The Rose And Fall . . .

p90113Winter is for pruning. Any good native of the Santa Clara Valley knows that. It starts as soon as the first deciduous fruit trees defoliate and continues to the last minute rush to finish before the buds start to swell at the end of winter. It may seem like there would be no last minute rush now that all the orchards are gone, but there is so much in landscapes to prune that prioritizing and scheduling pruning takes a bit of effort. Just like we know that apples and pears can be pruned slightly later than apricots and prunes, in the landscape, we know that sycamores might be delayed until the birches are done. Naturally, I feel compelled to prune the flowering cherries and fosythias, but am almost content to wait until after they finish blooming in early spring. Of course, I cringe as I write this.
Roses are getting pruned now. I first finished a few scrawny hybrid tea roses, including a few ‘tree roses’. They really should be relocated to a sunnier spot, but not this year. Afterward, I did a row of climbing roses that are not exactly climbing the fence that they were planted against. They really should be moved too, but like the others, not this year. I still need to prune a bank covered with modern carpet roses. I am none too keen on them. Actually, I rather dislike them. However, of all the roses, they are the only ones that happen to be in the right situation, and are doing a nice job.
Just before I started with the first batch of hybrid tea roses, I pruned a single potted hybrid tea rose that is all alone on a deck across the street. I wanted to get it done when I thought about it so that I would not forget about it in the process of pruning everything else. It had bothered me for some time because it was so tall. I mean, I could not reach the top of it. The blooms up there were closer to upstairs windows than to anyone wanting to seem them from ground level. The supporting lower canes were bare of foliage, but well armed with nasty thorns. Honestly, I thought that the deck would have been more inviting without it.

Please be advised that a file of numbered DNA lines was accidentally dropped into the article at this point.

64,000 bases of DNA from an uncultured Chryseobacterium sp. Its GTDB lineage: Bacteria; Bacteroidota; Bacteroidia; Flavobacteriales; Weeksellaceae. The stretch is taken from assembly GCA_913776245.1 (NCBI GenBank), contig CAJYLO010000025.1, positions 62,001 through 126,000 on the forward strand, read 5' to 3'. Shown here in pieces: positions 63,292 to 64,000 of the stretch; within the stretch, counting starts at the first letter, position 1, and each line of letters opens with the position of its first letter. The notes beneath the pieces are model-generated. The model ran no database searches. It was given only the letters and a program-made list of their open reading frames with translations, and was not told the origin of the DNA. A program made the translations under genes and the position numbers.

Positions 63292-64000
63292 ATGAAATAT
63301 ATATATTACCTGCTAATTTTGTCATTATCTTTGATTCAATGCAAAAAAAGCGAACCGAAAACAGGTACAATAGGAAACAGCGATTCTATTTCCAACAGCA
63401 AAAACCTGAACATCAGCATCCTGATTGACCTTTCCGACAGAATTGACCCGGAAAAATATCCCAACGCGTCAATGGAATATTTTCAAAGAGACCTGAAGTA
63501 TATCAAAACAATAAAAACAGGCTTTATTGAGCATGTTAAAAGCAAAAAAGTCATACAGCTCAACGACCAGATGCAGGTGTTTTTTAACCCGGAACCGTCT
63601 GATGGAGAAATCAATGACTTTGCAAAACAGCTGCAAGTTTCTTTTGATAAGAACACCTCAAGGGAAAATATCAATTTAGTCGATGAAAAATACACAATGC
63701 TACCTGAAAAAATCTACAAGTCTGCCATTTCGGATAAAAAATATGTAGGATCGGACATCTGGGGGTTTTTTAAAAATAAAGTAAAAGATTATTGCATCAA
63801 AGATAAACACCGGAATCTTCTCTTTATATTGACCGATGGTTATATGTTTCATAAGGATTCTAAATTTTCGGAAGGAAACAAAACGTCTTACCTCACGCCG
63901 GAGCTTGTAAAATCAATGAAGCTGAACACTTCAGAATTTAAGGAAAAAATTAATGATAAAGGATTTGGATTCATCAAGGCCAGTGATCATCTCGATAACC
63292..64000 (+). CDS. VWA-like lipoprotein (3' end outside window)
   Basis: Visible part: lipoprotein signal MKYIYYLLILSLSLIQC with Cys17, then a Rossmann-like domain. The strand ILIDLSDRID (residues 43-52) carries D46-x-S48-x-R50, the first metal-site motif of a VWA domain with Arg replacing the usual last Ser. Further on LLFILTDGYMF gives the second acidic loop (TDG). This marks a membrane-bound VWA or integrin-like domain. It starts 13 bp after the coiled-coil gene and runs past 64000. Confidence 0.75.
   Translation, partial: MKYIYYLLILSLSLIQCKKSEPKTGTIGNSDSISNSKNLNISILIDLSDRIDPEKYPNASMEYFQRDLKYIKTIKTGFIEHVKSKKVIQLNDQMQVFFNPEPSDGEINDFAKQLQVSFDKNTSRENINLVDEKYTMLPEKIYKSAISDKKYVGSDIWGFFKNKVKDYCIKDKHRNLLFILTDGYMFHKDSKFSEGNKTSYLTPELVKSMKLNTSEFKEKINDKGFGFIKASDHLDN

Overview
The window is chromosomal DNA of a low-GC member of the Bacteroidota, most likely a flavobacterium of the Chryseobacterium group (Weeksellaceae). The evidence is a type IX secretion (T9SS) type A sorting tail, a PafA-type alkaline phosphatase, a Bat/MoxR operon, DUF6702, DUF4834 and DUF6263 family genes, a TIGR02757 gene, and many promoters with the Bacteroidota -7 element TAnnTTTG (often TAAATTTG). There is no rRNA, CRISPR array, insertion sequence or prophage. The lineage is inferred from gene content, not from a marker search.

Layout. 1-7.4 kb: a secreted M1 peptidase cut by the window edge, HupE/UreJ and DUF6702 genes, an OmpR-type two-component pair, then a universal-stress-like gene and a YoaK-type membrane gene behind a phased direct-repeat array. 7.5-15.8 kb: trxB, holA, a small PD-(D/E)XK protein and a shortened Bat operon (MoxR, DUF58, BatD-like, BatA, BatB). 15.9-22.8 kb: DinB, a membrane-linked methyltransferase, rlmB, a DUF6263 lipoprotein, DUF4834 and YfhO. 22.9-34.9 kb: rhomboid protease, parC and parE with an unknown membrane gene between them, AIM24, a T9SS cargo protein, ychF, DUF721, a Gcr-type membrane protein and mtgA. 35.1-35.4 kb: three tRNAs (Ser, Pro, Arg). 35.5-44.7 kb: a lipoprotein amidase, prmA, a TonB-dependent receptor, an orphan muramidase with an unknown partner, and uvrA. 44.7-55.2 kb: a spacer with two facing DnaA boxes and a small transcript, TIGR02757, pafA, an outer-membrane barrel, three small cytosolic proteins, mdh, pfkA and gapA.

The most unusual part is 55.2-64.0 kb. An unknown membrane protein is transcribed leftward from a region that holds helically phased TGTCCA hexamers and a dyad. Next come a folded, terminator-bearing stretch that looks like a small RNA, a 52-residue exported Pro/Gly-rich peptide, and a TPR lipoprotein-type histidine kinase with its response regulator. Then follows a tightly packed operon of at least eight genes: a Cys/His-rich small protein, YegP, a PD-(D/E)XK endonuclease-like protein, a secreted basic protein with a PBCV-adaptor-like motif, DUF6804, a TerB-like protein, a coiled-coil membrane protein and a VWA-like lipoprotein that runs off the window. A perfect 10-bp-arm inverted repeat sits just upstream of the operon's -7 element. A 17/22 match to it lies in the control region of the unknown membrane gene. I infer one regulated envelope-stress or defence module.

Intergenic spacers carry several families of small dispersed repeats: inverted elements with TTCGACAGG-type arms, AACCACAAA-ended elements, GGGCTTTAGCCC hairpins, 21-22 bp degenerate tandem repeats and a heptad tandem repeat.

Pruning it was rather simple; just three major cuts. Since the rose is where people mingle, I chopped the thorns just so that they are not so sharp. The remaining three canes were older than one year, but did not seem too terribly old. In fact, there was still a bud to cut back to on one of the canes. For the other two, I had to cut back to old petiole scars, expecting that dormant buds are still in there. That was about it.
The problem that I was not aware of is that the rose was left that tall intentionally because a former gardener liked it that way! Now I feel badly. I really thought that it had just been neglected. Like I mentioned, the canes did not seem to be several years old. They must have replaced older canes in just the last few years. Regardless, I can not put it back. In the partial shade there, it will probably grow back as tall within the year. I hope that the former gardener does not find out about it before then. I know that if someone did that to a roses that I had pruned in a specific manner, I would be really angry about it.p90113+

Electric Snow

P81230It was one of the more common types of snow in the Santa Clara Valley in the early 1970s.
In school, we made paper snow by folding paper squares in half and then into thirds (so that they were folded into sixths), and then cutting notches and slices out of them. They unfolded into the prettiest and laciest snowflakes!
In Westgate Mall, snow was blown by small fans about the new models of Singer sewing machines that were magically suspended in big acrylic spheres. We children could not get into the spheres, so were left wondering if the snow within was as cold and wet as we were told it was, and why it was necessary to demonstrate that the new sewing machines were resistant to weather. Our mother did her sewing inside.